I do believe that Graves is a better option as a bottom pair guy than a lot of guys, he really is so close but there is no space for him at the moment. He will likely be the first call up, depending on what happens with Bereglazov and Holden. Luckily he is waiver exempt, but you have to wonder how frustrated he may become if he doesn’t get a shot this year with spots becoming limited due to the off season additions.

5. Neal Pionk, D – This may come off as biased but Pionk was probably the best undrafted free agent NCAA player signed this year. Frankly, I believe the only reason he wasn’t talked about as a target and got hyped up is that a lot of people probably thought he would be staying in college. In my opinion Pionk chose the absolute right time to leave. He is still young at 21, and the best puck movers like Pionk show their skill in the AHL and get to the NHL faster than many other kinds of defensemen.

Pionk is an incredible skater who uses it to be an intimidating player on the ice. In the offensive zone he needs the puck on his stick. He is quick in decision making, has nice placement with his shots and QBs the play whenever he is on the ice. Defensively he may go a little bit over the edge, he uses his skating to try to get square to guys and absolutely level them at open ice. He’s a two-way guy that prior to Kevin Shattenkirk the Rangers simply did not have in the system. He will likely “compete” for a spot this year but I doubt he will win one. After all, it took Brady Skjei a year in the AHL to really get things going. I can’t imagine Pionk would take less time especially at the current state of the Rangers. He and Graves next year can make an exciting pair for Hartford.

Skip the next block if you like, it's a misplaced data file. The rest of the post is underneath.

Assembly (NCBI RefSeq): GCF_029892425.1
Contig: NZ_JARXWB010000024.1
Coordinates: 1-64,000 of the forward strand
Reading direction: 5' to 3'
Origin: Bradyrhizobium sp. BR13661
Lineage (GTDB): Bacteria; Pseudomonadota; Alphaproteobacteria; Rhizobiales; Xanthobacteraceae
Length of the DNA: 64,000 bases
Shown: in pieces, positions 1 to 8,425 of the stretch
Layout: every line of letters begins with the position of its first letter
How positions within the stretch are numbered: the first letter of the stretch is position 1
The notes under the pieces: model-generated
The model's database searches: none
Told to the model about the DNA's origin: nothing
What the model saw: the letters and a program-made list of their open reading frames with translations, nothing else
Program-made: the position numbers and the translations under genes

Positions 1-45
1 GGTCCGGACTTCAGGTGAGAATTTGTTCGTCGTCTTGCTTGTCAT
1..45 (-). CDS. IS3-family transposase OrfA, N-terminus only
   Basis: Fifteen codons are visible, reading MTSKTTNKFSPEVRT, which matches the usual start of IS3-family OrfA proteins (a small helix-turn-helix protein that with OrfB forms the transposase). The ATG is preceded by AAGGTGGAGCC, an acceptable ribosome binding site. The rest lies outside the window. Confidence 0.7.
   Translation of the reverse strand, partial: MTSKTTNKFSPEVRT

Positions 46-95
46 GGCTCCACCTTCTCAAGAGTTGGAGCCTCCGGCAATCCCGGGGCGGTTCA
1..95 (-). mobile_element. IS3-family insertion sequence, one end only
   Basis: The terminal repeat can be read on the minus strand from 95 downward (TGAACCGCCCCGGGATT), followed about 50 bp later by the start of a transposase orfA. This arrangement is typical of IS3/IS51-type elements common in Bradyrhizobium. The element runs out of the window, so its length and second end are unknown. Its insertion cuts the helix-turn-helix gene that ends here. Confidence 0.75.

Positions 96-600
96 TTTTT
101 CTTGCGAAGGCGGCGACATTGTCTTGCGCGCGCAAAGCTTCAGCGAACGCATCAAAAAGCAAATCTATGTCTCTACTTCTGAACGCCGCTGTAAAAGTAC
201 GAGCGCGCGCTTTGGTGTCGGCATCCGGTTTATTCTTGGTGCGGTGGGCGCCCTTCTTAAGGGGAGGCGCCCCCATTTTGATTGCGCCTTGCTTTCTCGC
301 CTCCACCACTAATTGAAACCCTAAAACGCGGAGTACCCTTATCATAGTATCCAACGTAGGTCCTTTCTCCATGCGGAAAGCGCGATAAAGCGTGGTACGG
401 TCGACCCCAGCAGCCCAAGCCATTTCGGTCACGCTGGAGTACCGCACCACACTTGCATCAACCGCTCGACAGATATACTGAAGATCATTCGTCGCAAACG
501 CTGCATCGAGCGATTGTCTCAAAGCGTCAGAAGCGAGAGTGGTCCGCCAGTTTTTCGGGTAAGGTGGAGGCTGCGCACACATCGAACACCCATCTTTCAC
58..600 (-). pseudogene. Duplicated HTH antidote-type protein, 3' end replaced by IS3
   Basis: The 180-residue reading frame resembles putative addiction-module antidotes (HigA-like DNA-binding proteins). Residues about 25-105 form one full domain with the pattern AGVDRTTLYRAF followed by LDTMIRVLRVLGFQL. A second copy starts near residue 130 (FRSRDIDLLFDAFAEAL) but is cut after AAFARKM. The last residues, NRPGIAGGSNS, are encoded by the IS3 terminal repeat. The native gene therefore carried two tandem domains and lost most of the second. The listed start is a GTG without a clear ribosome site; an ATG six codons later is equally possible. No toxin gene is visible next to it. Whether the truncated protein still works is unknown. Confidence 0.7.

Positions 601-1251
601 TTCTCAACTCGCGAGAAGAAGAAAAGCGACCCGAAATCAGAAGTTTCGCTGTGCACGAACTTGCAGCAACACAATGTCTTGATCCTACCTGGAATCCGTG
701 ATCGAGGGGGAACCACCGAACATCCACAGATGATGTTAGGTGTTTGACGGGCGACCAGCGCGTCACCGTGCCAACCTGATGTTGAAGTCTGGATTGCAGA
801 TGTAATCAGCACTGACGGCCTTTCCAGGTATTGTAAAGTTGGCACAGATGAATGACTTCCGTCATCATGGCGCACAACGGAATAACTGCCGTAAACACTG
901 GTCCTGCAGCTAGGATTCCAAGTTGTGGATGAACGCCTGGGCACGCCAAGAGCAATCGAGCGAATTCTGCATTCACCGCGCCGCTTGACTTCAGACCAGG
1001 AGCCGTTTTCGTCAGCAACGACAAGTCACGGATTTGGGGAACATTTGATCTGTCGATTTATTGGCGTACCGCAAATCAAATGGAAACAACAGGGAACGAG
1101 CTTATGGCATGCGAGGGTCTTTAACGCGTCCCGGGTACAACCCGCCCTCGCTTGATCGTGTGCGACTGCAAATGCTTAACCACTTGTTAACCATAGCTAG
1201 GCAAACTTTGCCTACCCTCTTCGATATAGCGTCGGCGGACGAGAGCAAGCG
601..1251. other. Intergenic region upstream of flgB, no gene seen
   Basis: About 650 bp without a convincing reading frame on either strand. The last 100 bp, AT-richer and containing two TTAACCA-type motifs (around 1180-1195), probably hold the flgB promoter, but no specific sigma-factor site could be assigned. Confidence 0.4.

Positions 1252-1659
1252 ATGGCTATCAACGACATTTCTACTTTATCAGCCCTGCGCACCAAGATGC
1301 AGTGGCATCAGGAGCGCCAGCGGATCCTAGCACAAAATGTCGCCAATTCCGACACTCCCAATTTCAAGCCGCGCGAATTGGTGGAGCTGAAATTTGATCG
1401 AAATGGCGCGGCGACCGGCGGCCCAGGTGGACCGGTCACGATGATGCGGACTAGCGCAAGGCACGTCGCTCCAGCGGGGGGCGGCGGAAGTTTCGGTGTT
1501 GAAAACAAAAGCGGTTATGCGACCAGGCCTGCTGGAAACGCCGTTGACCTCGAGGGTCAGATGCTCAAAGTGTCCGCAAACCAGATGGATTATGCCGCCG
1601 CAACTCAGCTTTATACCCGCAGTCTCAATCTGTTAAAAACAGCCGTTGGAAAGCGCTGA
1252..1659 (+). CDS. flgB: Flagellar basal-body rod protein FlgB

4. Sean Day, D – The “exceptional” prospect for the Rangers. Day is definitely a polarizing character but the Rangers made the right decision in drafting him 80th overall. His overall game is getting better, but let’s remember he is an offensive defenseman. Defensively, he does seem to be out of place a few times, but the good news is he is such a pure skater that he can recover better than any player that I have seen in Juniors.